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Typical Patient Scenario • Mrs. G: 90 years old, resides in care facility with multiple co-morbidities: dementia, CHF, COPD • Pneumonia, rushed to hospital • Distraught family arrives • Why aggressive treatment in ICU? • Advance directive, no DNR order
All too Common Story….. • Very difficult for health care providers to ensure a patient’s treatment choices are communicated and honored from one care setting to another • Advance planning documents often not useful in emergency situations and lack specificity; many patients receive more aggressive care than desired • In good faith, professionals provide medical care that may be contrary to the wishes of patient and family
IPOST Mission • To create a system to honor the healthcare treatment choices of individuals through improved communication across the healthcare continuum and to promote community engagement in advanced care planning.
Gap Analysis • OOH-DNR • Must be terminal • Adults only • Not used in facilities • Emergency Medical Services • Advance directive not a specific order • Decision-making inconsistent • Importance of accurate and thorough discussions about goals of care instead of “Do you want to be resuscitated if your heart stops” without discussion of prognosis, goals, etc. • Fragmented communication between providers • “Do you want everything done?”
IPOST Fun Facts • Focus group established 2006 • Collaboration St. Luke’s Hospital & Mercy Medical Center in Cedar Rapids • IPOST officially began in 2008 when included in HF 2539 of Iowa’s Health Care Reform Act • Piloted in Linn County • Implemented IPOST tool in nursing homes, assisted living, acute care facilities and hospices • Highlights of Legislation • 1st POLST pilot in US directed by state legislature • Collaboration with Iowa Department of Public Health and Linn County Public Health • Physician immunity • Physician’s order may cross healthcare settings • Does not require terminal status or have age restrictions • In 2010, project extended to Jones County • Need for outreach and portability to rural Iowa
IPOST Becomes Law On March 7, 2012 Governor Terry Branstad signed IPOST (House File 2165) into Iowa State Law. ***Law went into effect July 1, 2012***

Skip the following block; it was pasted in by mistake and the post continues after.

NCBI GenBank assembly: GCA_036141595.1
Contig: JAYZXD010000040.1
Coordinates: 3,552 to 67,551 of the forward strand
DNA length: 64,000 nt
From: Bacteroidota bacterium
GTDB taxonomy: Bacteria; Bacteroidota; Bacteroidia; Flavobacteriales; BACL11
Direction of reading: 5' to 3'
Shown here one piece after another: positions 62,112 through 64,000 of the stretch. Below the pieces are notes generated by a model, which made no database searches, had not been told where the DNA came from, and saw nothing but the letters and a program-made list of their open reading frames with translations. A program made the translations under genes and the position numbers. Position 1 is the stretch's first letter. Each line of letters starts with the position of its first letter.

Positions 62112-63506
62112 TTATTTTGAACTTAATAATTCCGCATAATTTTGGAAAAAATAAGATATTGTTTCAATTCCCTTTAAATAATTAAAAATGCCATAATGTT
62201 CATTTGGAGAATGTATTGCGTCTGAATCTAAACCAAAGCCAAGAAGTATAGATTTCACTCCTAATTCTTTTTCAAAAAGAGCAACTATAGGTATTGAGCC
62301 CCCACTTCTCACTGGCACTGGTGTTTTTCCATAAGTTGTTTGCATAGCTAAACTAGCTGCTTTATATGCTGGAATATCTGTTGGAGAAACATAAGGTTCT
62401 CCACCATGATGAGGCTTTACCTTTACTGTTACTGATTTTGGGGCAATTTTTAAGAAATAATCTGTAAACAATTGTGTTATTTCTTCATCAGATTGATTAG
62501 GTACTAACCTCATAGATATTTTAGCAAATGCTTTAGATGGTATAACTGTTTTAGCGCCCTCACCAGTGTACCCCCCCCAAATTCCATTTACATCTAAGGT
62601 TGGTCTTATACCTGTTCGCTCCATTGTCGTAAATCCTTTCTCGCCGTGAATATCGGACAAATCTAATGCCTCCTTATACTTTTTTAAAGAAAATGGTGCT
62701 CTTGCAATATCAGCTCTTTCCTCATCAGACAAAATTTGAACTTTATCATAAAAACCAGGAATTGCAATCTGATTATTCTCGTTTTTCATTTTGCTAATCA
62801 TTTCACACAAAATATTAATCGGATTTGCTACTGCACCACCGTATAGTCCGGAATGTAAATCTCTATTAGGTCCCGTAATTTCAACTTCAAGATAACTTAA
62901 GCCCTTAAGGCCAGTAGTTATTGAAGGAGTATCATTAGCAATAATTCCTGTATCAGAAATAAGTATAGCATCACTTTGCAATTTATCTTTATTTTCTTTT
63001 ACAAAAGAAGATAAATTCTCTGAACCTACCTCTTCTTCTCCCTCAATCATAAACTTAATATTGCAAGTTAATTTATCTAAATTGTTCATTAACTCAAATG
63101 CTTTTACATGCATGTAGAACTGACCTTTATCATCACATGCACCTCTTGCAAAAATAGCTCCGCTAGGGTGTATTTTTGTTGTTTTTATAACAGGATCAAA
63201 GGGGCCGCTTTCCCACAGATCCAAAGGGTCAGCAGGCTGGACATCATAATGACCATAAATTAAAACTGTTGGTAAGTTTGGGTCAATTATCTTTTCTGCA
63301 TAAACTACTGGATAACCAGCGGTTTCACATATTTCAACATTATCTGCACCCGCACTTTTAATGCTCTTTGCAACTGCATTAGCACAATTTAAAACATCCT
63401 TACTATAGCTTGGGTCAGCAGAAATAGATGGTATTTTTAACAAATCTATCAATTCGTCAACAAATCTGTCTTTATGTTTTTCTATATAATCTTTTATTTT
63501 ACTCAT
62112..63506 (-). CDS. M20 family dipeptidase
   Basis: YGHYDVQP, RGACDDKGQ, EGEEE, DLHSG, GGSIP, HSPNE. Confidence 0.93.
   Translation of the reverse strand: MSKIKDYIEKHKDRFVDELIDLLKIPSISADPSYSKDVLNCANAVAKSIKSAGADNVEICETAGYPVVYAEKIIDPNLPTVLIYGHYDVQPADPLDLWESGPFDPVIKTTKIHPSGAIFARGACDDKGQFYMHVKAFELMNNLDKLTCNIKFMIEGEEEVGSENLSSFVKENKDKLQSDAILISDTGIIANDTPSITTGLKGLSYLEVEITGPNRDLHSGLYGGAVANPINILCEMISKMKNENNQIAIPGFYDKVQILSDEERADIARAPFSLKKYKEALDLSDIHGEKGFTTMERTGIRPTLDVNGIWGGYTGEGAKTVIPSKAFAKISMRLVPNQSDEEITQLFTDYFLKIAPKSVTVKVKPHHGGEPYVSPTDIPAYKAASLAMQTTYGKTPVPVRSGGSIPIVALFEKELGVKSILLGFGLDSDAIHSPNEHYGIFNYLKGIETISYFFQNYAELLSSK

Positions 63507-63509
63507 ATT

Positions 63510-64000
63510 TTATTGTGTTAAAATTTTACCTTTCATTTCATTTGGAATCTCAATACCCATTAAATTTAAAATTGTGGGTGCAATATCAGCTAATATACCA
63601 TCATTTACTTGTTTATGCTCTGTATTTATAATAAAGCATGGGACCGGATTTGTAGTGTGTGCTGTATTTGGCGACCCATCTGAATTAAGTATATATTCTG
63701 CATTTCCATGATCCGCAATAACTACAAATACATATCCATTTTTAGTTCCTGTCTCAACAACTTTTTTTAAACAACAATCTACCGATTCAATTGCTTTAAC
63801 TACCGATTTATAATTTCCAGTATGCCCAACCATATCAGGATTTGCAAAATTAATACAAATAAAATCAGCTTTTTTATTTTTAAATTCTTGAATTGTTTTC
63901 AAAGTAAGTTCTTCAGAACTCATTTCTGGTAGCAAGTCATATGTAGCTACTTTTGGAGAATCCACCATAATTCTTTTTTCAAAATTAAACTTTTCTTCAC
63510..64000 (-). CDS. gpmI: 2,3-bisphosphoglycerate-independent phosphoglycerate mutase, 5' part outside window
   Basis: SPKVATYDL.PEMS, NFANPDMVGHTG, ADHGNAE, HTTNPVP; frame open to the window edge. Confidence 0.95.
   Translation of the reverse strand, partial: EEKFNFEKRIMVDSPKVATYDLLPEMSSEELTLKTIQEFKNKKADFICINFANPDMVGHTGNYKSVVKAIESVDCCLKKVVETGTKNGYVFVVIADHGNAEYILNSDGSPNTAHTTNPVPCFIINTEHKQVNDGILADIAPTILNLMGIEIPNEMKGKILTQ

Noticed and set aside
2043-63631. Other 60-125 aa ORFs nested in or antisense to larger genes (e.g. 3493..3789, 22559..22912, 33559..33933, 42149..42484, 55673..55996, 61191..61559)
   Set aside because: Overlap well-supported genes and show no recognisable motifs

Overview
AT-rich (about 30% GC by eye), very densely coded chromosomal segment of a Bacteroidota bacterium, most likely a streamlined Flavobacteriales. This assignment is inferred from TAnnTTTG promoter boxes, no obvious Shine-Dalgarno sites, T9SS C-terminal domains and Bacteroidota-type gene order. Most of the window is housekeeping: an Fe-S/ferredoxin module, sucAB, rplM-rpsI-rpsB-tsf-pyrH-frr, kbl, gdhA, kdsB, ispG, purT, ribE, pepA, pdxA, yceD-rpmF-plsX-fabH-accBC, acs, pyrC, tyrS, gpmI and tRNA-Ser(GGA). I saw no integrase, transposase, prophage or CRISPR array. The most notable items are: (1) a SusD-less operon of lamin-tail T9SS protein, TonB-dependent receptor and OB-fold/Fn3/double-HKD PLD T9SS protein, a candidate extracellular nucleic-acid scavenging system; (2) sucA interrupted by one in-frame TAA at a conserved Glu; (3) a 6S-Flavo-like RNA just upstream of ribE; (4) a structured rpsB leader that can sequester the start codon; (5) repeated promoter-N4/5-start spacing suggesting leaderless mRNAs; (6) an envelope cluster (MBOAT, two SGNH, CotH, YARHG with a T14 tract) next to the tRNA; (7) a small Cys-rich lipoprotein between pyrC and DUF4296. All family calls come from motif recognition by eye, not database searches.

What is IPOST? • 1-page, 2-sided form based on the national POLST movement • Consolidates and summarizes patient preferences for key life-sustaining treatments including: resuscitation, general scope of treatment in the event of abrupt decline, artificial nutrition • IPOST complements Advance Directives by translating patient treatment choices into actionable medical orders which can be relied upon across all care settings. • It is primarily intended to be used by: • an individual with a chronic, critical medical condition in frequent contact with health care providers or • an individual with a life-limiting illness or • the frail and elderly • Medically appropriate persons under age 18
Who implements IPOST? • Ideally a certified facilitator leads goals of care conversation (usually 30 mins-1 hour) • Physician, PA, or APRN may hold the conversation and validate and sign the form • The critical factor in the above is to maintain the integrity of the process, ensuring the conversation is as thorough as necessary
Community Strategy The goal is a standardized, systematic model that can be implemented in many ways yet maintain integrity of process. • Identify Champion • Establish Community Coalition • Train those having conversations • Educate healthcare providers • Establish operational processes • Evaluate
Champion and Coalition • Identify Champion(s) • At least one but could be several people • Consider one administrative type champion • Consider one physician champion • Establish Community Coalition • Identify key stakeholders for inclusive community membership • Suggestions: Physicians/ARNP/PA’s, hospitals (admin, ED, palliative care, social work), EMS home care, faith community, hospice, long term care, residential and assisted living, ethicist, legal, public health, community member • Champions should participate on coalition • Coalition drives the operations, education and provides oversight
Training and Education • Respecting Choices- POLST education • An informed decision • Gold standard • Train the Trainer Model • Certified facilitators • Certified instructors • Education to the providers, institutions and community
Operations and Evaluation • IPOST at front of patients medical chart if in a facility • Must translate orders from IPOST into your medical record; do not use copy • IPOST transfers with patient from one healthcare setting to another including to and from home • Update or void IPOST when the patient’s treatment choices change or substantial change in person’s health status • Regular review of IPOST at quarterly care conferences in facilities or physician appointments • Data collection to determine implementation rate and effectiveness